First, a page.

Male-Female Differences in Occupational Choice and the Demand for General and Occupation-Specific Human Capital
AbstractA human capital model of occupational choice as demand for general and occupation-specific human capital is developed to show how women's occupational choices vary with their lifetime labor force participation patterns. The model is tested using data from the National Longitudinal Survey of Mature Women. The major empirical finding is that women who take less home time choose occupations which require more human capital, especially specific human capital. Women's occupations and wages are quite responsive to changes in their labor force participation patterns. If women worked continuously, their occupations and wages would be much closer to those of men. Copyright 1988 by Oxford University Press.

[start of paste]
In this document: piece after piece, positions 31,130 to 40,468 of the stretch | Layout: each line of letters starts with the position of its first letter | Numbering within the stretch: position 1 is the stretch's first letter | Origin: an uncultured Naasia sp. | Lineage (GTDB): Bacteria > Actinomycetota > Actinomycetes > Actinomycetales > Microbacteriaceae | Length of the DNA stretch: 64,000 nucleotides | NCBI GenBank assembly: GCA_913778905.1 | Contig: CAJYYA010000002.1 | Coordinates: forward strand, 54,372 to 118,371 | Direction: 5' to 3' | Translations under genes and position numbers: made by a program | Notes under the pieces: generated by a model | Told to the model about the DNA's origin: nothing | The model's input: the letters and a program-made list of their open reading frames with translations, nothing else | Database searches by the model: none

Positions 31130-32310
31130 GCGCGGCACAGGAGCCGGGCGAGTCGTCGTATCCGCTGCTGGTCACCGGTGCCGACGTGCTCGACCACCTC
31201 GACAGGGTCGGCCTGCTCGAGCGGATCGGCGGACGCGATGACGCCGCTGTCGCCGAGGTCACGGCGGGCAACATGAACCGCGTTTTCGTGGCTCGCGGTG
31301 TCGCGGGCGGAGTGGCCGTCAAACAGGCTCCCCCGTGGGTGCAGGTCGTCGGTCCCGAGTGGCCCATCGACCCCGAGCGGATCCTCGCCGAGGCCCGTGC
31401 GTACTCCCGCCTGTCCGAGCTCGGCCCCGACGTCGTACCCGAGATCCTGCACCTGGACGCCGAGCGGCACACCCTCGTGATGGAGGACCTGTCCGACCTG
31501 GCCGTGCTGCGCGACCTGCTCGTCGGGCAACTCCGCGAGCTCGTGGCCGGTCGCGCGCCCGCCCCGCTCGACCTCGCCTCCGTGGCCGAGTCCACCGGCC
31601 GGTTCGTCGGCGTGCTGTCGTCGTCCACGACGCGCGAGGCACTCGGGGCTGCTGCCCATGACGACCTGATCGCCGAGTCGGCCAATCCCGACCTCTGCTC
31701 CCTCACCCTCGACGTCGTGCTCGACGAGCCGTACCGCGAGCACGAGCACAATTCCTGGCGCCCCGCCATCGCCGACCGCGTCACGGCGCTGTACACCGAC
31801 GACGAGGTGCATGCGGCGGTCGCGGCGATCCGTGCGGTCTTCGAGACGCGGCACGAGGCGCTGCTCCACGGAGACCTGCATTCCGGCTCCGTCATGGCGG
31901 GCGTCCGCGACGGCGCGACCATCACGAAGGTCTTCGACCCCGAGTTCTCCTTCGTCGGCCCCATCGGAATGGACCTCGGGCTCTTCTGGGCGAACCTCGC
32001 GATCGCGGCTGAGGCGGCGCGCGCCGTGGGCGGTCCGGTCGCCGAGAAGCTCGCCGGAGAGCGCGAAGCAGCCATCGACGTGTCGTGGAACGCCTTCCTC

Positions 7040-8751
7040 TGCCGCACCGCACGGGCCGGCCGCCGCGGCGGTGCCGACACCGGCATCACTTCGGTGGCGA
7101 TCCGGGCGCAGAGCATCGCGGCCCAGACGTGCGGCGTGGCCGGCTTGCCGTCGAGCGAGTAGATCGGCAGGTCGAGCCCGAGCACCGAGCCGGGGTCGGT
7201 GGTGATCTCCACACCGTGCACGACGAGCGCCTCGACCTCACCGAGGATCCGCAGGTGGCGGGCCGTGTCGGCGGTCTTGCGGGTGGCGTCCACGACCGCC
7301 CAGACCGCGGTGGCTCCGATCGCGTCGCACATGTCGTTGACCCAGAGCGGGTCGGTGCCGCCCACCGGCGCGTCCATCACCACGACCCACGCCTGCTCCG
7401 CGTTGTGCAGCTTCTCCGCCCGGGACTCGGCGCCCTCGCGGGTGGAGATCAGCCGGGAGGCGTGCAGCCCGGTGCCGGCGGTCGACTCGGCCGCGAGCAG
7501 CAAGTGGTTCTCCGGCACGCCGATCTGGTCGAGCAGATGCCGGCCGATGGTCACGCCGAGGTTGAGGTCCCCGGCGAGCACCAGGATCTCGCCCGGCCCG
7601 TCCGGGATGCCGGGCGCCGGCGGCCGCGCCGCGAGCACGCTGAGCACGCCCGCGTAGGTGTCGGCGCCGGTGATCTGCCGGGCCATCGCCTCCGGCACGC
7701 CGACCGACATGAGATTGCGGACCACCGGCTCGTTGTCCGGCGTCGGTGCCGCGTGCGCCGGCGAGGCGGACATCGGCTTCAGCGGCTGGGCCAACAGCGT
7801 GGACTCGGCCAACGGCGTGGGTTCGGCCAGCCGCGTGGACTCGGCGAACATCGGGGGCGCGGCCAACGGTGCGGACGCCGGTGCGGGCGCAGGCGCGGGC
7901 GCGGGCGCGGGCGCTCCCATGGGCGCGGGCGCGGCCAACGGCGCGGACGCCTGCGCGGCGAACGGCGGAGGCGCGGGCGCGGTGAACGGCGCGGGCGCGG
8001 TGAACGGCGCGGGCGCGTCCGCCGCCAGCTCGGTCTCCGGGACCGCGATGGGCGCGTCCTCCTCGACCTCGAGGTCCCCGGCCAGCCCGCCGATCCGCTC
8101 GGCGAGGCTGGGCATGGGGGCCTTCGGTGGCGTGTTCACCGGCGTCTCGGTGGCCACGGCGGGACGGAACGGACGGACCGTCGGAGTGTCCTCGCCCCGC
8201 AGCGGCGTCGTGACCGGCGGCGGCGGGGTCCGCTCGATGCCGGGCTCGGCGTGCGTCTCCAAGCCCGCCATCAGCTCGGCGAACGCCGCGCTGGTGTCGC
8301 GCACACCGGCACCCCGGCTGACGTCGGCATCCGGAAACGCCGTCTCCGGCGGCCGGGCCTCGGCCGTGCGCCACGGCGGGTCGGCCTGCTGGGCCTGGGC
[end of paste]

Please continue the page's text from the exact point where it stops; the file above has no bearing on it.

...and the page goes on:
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Bibliographic InfoArticle provided by Western Economic Association International in its journal Economic Inquiry.
Volume (Year): 26 (1988)
Issue (Month): 1 (January)
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- Montmarquette, Claude & Cannings, Kathy & Mahseredjian, Sophie, 2002.
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